Most people know that Carmax is a fantastic ripoff by now. If you still don’t, compare any car on their lot with other comparable options in your area. Even without factoring in that most dealers will negotiate some on their advertised pricing, thus making it even lower, Carmax is going to be at least 10% higher than the best available options on nearly anything. They make it simple for you…to pay them an enormous premium for a car. This time around, I found a lot of dealers that appeared to be copying that business model. However, upon further inspection, I noticed something surprising. Many of their prices are actually pretty competitive and some are even exceptional. The dealership I wound up going with happened to have the exact car I wanted at the lowest price available for hundreds of miles. Could I have found a similar car for a thousand or two less somewhere else? Possibly. But it probably wouldn’t have been worth the time and effort. I only buy black cars with black leather interiors and the Q60S is a fairly rare car to begin with. This is a preference that always costs me money but one that makes me happy and thus, that I’m willing to pay a little for.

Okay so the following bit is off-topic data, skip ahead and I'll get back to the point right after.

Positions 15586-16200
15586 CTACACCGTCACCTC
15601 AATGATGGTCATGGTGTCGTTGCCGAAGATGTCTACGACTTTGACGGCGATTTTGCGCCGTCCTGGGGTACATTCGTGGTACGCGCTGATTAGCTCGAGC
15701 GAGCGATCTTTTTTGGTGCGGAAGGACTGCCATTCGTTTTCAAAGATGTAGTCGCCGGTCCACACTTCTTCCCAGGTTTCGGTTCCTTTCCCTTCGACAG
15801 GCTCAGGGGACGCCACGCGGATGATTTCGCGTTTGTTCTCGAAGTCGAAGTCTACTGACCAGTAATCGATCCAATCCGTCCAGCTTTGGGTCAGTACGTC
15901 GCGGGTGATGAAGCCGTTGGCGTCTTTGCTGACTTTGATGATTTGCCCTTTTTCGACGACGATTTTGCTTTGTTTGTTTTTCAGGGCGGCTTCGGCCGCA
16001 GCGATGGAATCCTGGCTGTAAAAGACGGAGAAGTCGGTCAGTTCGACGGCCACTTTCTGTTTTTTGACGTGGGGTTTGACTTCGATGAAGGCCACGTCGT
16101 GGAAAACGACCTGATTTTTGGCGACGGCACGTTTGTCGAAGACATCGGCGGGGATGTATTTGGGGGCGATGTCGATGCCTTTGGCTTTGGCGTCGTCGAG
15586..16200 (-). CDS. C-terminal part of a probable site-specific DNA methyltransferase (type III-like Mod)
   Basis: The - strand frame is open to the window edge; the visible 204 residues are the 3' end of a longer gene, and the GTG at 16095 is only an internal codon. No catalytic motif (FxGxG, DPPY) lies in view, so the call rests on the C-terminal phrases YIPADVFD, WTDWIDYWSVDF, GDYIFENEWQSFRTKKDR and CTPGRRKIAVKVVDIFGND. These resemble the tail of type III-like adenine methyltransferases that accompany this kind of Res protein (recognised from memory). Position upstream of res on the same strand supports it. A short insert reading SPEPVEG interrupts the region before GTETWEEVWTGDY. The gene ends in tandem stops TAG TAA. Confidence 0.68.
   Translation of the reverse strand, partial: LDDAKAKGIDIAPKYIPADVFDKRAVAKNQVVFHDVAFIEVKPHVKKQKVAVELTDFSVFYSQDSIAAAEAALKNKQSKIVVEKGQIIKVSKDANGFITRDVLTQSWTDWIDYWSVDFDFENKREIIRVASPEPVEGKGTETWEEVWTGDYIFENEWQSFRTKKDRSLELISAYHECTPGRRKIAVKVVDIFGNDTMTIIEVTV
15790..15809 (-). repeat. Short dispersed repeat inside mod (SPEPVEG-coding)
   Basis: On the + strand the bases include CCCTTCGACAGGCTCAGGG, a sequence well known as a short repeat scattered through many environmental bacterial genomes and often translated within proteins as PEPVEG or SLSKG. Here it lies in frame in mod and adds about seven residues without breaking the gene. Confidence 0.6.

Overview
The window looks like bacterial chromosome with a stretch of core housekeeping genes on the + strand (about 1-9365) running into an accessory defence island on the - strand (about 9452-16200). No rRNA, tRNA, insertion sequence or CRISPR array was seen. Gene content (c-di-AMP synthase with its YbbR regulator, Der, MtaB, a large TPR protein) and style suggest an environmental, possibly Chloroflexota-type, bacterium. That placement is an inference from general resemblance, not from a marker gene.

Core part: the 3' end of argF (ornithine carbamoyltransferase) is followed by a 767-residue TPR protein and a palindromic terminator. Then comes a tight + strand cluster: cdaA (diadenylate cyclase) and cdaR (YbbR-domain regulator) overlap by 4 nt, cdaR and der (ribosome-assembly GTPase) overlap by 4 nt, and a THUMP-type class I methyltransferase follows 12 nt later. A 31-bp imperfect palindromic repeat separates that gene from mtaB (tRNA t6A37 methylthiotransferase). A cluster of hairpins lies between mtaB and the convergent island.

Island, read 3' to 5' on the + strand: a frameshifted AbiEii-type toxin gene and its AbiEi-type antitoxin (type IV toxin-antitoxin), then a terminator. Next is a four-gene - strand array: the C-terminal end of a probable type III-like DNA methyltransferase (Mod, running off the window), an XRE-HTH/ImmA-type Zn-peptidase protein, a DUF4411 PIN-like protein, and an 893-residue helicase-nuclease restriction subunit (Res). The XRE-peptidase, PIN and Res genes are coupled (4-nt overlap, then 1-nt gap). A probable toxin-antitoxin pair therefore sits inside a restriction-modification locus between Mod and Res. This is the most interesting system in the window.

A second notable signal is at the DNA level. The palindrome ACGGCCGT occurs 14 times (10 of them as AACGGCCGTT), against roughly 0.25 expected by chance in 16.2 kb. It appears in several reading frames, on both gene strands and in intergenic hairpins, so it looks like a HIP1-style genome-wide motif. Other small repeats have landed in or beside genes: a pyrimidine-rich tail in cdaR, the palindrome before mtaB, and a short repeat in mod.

Anyway, I ended up getting a pretty decent deal on the car without the fun of negotiating, which normal people don’t seem to enjoy anyway. So don’t ignore all the “no haggle” dealerships; not all of them are ripoffs. I will, however, note that this was not one of those “delivered to your door” dealerships. I would NEVER buy a car I couldn’t inspect in person first, whether new or used, although it is significantly more important with a used one. And yes, I know they offer return policies, albeit for very short time/mileage windows. Do you want to try returning a car? I can’t imagine any scenario where that would go smoothly. For example, there will already be a loan in your name. That will have to be zeroed out or paid off. I can’t imagine that will report cleanly on your credit report. The titling process will already have been started. Do you think they refund that money? Do you think you won’t also be paying to title the second vehicle? Those are just a couple of issues off the top of my head. If you can’t inspect a car in person, don’t buy it. These aren’t tv sets; no two are alike.